“Do you think you have a ghost?” Cheyenne asks me this morning. We’re standing on the corner of our street and Anchieta, waiting as we always do for our ride to school. I am sipping instant coffee from a plastic green cup, my second this week and it’s only Tuesday. It’s just 7:30 and she’s just come down the hill, where I’ve been standing for a minute or so already. This is how things usually go in the mornings: I arrive first and she comes tumbling down after. She is usually still dripping from the shower, full water drops still clinging from her impossibly tight curls. This morning she tells me she’s gotten dressed in the elevator, afraid of missing the ride.
As usual, we regale each other with stories of the night before, which for me because they’re “school nights,” usually don’t amount to more than, “Yeah, I slept. Went to bed at 9:30.” Or, “I forget. I didn’t do anything.” Having a musician for a boyfriend, she stays up doing not much of anything until the early hours of the morning waiting for him to come home from a show, so she usually has better stories. But not today. This morning, I tell her that I woke up again in the middle of the night hearing noises, like I’ve been doing for the past three weeks without fail.
I tell her because of the thing I want to say next, which is, “I wish Dennis were here because I sleep so much more soundly when he’s around; I feel safe.” But Cheyenne takes it to the next, spiritual, level. “Do you think you have a ghost?” At 7:30 I’m not prepared for ghosts and my reaction to her suggestion for the cause of the sounds is something akin to, “Are you insane?” She raises her eyebrows like she knows something, like it’s not out of the realm of possibility, like she’s had personal conversations with ghosts in the past about making noises at night. “I’m just saying, you never know.” I brushed the comment off like I would a meaningless insult, but it stuck with me all day. I never thought about a ghost.
Maybe I really do have a ghost here. My building doesn’t seem ghost-friendly, though. Too many windows, no closets. Just a bunch of airy rooms with no personality. I guess if I were a ghost, I wouldn’t want to be in a place like this; I’d want something comfortable and lived in, a place with dark wood and lots of fabric. I could be wrong, but if I didn’t have to live here, I wouldn’t. Maybe I’m anthropomorphizing ghosts too much, but I’d assume they have taste when it comes to choosing a place to haunt.
Furthermore, if it were a real ghost, don’t you suppose it would haunt more than just the kitchen? That’s where I hear all the noises coming from. I shut all my doors so no drafts come through, so you’d think I’d not be able to hear the noises of the kitchen all the way back in my bedroom. Not the case. That ghost is all about late night partying and living it up and checking out my food in my pink kitchen. There’s clicking and twitching and snapping going on all over the place and sometimes I swear I have fewer Hershey Kisses in the morning than I did the night before.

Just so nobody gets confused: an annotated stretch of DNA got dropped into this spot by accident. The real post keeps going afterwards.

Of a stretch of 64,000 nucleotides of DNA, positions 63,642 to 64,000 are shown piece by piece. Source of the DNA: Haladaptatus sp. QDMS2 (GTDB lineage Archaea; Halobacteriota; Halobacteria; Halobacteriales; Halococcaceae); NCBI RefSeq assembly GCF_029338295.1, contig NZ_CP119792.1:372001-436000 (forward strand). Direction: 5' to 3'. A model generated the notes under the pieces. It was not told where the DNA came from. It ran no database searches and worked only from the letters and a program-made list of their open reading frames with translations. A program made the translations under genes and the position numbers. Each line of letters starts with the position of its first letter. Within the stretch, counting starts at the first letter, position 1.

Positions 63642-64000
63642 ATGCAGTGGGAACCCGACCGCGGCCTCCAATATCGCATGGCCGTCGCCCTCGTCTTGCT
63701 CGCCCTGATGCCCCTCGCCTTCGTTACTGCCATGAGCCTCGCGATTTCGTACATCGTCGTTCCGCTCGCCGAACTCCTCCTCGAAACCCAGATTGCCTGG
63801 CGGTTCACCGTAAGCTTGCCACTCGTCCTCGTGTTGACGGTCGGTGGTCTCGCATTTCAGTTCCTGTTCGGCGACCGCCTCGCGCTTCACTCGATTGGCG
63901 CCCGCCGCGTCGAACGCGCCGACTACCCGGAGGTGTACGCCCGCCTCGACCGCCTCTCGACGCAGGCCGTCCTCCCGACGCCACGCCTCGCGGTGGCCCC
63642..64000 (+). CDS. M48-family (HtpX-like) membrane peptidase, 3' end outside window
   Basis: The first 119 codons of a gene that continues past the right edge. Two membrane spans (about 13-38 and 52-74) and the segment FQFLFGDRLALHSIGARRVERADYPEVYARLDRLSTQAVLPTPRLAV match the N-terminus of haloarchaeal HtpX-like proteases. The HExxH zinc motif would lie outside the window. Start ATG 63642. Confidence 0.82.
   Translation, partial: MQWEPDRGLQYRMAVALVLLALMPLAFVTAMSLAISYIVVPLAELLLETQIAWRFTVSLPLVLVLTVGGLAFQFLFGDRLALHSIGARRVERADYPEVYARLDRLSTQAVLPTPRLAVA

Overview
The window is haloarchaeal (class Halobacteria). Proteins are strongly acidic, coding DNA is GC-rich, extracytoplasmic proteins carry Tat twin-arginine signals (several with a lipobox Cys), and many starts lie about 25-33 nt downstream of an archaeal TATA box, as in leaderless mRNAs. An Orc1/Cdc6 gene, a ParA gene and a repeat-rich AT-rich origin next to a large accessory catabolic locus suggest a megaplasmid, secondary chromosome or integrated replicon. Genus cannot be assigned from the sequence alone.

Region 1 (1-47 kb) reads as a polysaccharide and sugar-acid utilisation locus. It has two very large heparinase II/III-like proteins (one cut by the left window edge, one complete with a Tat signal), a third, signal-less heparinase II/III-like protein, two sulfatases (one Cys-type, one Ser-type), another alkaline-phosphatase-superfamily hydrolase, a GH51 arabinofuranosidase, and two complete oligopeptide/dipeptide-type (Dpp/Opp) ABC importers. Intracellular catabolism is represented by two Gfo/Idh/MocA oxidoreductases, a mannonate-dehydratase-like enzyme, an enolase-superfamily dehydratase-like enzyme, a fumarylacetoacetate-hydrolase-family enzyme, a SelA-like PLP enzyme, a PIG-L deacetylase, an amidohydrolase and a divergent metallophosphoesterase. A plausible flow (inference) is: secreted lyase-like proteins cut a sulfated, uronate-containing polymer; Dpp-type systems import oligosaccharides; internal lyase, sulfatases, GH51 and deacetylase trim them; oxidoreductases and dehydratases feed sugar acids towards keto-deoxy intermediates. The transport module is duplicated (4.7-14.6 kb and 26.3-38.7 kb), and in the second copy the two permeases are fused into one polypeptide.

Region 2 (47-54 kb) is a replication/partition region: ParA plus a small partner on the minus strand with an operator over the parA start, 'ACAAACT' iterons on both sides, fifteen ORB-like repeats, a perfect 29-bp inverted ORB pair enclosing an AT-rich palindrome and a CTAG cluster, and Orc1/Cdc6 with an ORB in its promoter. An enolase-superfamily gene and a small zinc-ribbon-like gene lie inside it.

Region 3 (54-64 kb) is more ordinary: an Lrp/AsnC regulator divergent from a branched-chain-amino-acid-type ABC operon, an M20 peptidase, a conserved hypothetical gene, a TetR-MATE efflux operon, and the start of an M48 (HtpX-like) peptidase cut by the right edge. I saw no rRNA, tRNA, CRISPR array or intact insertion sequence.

But I’m a skeptic. There are clearly explanations for the sounds I hear at night. Right now, it’s 5:30 almost and I can hear the same clicks and twitches and snaps going on in the kitchen and here, in the daylight, they all make sense. That snap–that’s the kitchen window responding to the wind. The click is from my neighbor upstairs. They’re drowned out by the trajillion squealing buses and chainsaw motorcycles, which is probably why I can only hear them when I concentrate. But at night, when the buses no longer run and the only sounds outside are the occasional group of yellers or trash men running after the truck, all the noises become exaggerated and wake me up, cold sweat, heart pounding. I walk around then to check, with eyes half closed from sleep, that the doors are locked, that the windows are closed, that everything is in order. Sometimes I half expect to see a person standing before me or rifling through my papers on the table. I am afraid he’ll take my computer and keys. I invent elaborate protection plans, including the most recent involving my yoga mat. These are the things I think about at 2am.
But wouldn’t it be funny if every night for these past three weeks, there’s been a chocolate-loving, beer guzzling ghost hanging around and waking me up. I can imagine the specter making the clicks and pops and then floating over to the orange couch with a ghostly bowl of popcorn to wait for my eventual rising and rummaging through the house, flipping on lights and turning knobs and looking confused. I imagine it would be nice entertainment for a ghost trapped in this cold, bare space, if he had no other choice about where to go. I guess maybe if I were a ghost, I’d be that kind. The routine, good-natured one who’s just in it for a hearty laugh and some snacks.